A man obsessed with fireworks who hoarded enough explosives to blow up his own house as well as his neighbours' has avoided jail.
Benjamin Harris, 30, from East Sussex, admitted producing the dangerous substances but insisted it was only to feed his fascination for pyrotechnics.
He was handed a suspended jail sentence and an anti-social behaviour order banning him from possessing fireworks for five years and trawling the internet for explosives.
The court heard how police uncovered Harris' stash when they raided his home in Highcroft Crescent in Heathfield on March 13th 2013. They seized a quantity of black powders, pyrotechnic fuses, chemicals to make improvised fireworks, a small number of IEDs (improvised explosive devices) and commercial fireworks.
In the opinion of a bomb disposal expert, Harris had shown a "reckless disregard for his own safety and his neighbours" and could have caused a "significant explosion that could have caused severe structural damage as well as injury", prosecutor William Hays said.
Harris had stored in his home enough material to make hundreds of improvised explosives, he said. He added: "It is perhaps plainly obvious that attempting to mix explosives in a coffee grinder is extremely dangerous and reckless."
The fireworks taken from his home appeared to have come from Poland and the instructions were not even in English, the court heard.
At a previous hearing, Harris had pleaded guilty to two counts of having an explosive substance and one count of making an explosive substance. He also admitted breaching health and safety and producing cannabis.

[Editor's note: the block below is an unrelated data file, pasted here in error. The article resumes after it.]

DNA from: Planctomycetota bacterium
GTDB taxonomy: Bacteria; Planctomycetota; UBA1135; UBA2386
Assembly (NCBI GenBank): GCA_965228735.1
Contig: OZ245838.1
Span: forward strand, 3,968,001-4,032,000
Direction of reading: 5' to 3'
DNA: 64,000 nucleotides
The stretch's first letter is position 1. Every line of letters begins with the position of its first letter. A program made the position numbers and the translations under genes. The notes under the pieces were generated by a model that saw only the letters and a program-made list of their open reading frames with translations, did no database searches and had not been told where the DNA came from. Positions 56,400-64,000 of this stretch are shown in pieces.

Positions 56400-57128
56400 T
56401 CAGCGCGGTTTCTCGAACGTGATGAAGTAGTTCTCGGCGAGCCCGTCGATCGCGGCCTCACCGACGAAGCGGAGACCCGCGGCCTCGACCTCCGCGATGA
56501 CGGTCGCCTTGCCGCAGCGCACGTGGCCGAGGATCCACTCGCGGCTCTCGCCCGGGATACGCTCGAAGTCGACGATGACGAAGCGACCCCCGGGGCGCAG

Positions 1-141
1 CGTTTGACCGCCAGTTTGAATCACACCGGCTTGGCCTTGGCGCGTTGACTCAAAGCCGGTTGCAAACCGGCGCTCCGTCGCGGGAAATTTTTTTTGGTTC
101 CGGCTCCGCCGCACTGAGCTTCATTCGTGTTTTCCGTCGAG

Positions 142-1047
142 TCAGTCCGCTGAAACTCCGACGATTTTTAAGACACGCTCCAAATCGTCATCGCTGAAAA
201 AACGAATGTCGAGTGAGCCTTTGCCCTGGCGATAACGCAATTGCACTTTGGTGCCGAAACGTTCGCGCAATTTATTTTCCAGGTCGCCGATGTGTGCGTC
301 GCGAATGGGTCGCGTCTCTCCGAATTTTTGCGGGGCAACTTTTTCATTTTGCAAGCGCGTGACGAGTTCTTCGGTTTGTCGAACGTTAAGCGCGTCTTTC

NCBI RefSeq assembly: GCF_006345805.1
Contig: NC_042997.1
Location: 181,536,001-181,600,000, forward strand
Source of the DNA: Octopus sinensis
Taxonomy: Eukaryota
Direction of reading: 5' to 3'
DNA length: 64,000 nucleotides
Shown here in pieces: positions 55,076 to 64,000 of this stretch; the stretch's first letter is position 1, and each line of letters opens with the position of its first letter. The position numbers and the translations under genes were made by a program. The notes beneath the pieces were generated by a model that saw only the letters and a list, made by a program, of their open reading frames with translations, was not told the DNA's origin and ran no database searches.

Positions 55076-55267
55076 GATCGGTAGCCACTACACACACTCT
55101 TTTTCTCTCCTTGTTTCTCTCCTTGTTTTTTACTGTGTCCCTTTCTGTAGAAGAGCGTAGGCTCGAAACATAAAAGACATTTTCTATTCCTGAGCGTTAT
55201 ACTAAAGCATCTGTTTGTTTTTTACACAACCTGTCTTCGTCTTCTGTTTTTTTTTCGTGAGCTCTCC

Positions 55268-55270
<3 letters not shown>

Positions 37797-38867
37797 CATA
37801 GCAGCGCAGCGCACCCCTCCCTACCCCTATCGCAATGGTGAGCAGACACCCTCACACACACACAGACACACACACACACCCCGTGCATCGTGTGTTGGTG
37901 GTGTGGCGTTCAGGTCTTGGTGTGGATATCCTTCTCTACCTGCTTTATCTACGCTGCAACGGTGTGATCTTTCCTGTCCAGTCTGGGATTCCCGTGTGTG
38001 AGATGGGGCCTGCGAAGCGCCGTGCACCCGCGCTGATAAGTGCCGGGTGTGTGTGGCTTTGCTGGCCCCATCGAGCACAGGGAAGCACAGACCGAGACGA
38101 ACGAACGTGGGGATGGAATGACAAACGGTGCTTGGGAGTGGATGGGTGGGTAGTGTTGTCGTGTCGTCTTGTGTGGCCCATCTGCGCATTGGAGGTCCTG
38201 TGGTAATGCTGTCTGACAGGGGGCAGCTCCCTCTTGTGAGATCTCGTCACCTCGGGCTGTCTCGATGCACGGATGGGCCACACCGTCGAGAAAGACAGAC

Handing him two years suspended for two years for the explosives charges, Judge Christopher Moss QC said: "To sentence you to immediate imprisonment bearing in mind your psychological background would be so detrimental to your situation as to make it unthinkable."
Harris was also give a three month jail sentence suspended for 12 months for the cannabis charge. He denied having five documents useful for terrorism at the time of his arrest and those charges were left on file.
One of the world's leading explosives experts today called for an urgent investigation of the wreck of the SS Montgomery - a warship packed with bombs and ammunition that sank off the Kent coast in 1944. Fred and Sangeeta link to David Johns
Maritime munitions expert Michael Fellows believes there has been no effort to establish the state of explosives aboard SS Montgomery in the Thames Estuary. Here is a clip from his interview in advance of a full item later.
A maritime munitions expert, Michael Fellows, says the cost of decommissioning explosives from the SS Montgomery would be in the region of £3m. The ship, packed with 1400 tons of explosives, has lain derelict in the Thames Estuary since 1944.
Mr Fellows thinks annual surveys of the ship, carried out for the Department for Transport by the Maritime and Coastguard Agency, are not detailed enough as they look solely at the ship, not the state of the munitions.
He's warning that if the explosives were detonated, there could be a large loss of life locally and that plans to build an airport in the Estuary will require that the ship is made safe.
A major security alert at a busy airport has been sparked ... by a chocolate birthday cake. It set off an automatic alarm when it was detected in hand luggage.
Justin Barrett, from Kent, had bought the cake for his son's birthday and was about to fly out from Stansted when he was stopped and searched.
Security staff at first suspected the cake might contain explosives but it was given the all-clear. So what was in it that triggered the emergency?
Click below for the full report from Tom Savvides